3 April 2014 at 3.27pm | Comment on this article
Lied (plural Lieder) simply means 'song'. But the word connotes a genre of music in which the operatic is made miniature, told through the intimate forces of voice and piano. Its combination of epic and domestic, high art and universal emotions, is for many a perfect distillation of 19th-century thought and the philosophy of the Romantics.
As such, the Lied's genesis has inspired a degree of myth-making. The genre has even had bestowed upon it a specific birth date – 19 October 1814, the day Franz Schubert composed Gretchen am Spinnrade (Gretchen at the spinning wheel). This notion of a 'Eureka' moment obscures much: the handful of songs commonly considered Lieder by 18th-century composers, such as Haydn and Mozart; textual evidence that suggests the primacy of song in German thought from at least the 1740s; and, perhaps most grievously, the significance of Beethoven's exquisite song cycle An die ferne Geliebte (To the distant beloved). And yet that date has its allure, in the emphasis it places on two key figures – Schubert and Goethe.
The Lied begins with Goethe, and the lyric renaissance in German poetry that occurred over the second half of the 18th century. Goethe and others of his era looked to folksong. They incorporated folkish, natural elements such as short lines and strophic structures in poetry that also drew on sophisticated Classical devices and post-Enlightenment thought. The product was a body of poetry at once simple and complex, accessible and rarefied, familiar and yet novel. It found a ready audience in an educated middle class nostalgic for the past.
In 1809 Goethe expressed his belief that lyric poetry could only be completed through music setting: 'Only then is the poetic inspiration… sublimated (or rather fused) into the free and beautiful element of sensory experience… [and] we think and feel at the same time'. Schubert was the first to realize this belief. He went far beyond the sensitive word-setting and atmospheric accompaniment of earlier song composers. In his mature work – from Gretchen on – he fused music and text to create Lieder that transformed the poetry he used into a new art form, and encapsulated in each Lied a unique world.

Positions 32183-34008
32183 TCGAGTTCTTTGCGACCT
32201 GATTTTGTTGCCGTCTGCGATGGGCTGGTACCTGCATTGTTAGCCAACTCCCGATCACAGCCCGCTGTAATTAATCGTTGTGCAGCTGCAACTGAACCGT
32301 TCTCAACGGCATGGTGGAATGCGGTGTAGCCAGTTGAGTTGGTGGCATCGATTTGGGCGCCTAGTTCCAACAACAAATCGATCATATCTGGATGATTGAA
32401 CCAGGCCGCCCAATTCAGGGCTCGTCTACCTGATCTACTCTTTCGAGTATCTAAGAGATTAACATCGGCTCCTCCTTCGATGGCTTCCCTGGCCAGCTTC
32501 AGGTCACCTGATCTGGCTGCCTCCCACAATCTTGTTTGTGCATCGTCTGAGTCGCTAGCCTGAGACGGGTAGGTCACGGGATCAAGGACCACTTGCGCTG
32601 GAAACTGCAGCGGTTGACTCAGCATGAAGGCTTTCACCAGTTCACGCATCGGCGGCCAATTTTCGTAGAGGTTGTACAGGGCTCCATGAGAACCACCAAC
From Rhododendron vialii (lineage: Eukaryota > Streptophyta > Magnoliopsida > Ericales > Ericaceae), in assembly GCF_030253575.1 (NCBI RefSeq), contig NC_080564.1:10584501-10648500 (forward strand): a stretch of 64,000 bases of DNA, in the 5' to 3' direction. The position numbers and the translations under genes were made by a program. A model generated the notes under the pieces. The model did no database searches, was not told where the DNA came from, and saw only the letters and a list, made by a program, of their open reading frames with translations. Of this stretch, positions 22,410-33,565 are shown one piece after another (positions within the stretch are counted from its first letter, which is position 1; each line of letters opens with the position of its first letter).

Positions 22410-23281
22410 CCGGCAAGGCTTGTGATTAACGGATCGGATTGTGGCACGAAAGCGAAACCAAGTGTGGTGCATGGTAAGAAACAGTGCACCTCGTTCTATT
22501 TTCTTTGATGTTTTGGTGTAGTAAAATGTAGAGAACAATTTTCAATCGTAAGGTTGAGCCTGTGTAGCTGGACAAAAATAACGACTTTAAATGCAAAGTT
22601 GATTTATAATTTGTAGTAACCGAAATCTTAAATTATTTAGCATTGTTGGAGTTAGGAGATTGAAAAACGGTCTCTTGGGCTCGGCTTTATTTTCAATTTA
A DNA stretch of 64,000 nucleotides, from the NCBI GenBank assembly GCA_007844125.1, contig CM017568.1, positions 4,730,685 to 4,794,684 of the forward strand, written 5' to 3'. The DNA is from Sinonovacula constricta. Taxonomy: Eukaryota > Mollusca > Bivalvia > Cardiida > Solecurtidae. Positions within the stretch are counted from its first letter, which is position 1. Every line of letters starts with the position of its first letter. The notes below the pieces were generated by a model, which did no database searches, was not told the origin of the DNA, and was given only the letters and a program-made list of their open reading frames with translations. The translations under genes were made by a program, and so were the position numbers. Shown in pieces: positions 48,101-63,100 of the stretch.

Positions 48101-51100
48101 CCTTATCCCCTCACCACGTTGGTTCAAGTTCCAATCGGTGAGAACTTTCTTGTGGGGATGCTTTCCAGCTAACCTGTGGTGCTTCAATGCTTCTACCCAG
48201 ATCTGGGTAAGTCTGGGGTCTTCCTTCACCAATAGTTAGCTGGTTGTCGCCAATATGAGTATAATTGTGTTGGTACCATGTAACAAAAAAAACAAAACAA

Schubert took advantage of recent technical developments in the piano to create an astonishing variety of textures, compressing an orchestra down into just one instrument. He used this rich language to powerful expressive effect, often with imaginative motifs that immediately suggested images of the text – such as the continual spinning motion of Gretchen am Spinnrade, or the thundering hooves in Erlkönig (Erlking). He made these motifs crucial structural elements, infusing the Lied with his passionate response to the poem. Largely syllabic settings allowed the poetry to be strongly declaimed, and emphasized the synthesis of words and music – while often through-composed music added a further dimension to principally strophic poetry. From songs of less than a minute through to his great song cycles – Die schöne Müllerin (The beautiful miller-maid), Winterreise (Winter journey) and Schwanengesang (Swansong) – he created works of great beauty and dramatic power.
Schubert's Lieder found popularity with the same middle class, who now brought pianos into their homes. In Schubertiade evenings, his Lieder were celebrated, either in large gatherings or by one individual alone with the piano. Schubert’s well over six hundred Lieder (an astonishing number given his short life) engendered the genre in which the popular and the individual were both represented, and in which the drama and effects of opera were distilled into something that could be powerfully conveyed wherever the setting.
Jonas Kaufmann and Helmut Deutsch perform Schubert's Winterreise on the Royal Opera House main stage on 6 April 2014. Tickets are sold out, but returns may become available and there will be 67 day tickets on the day of the performance.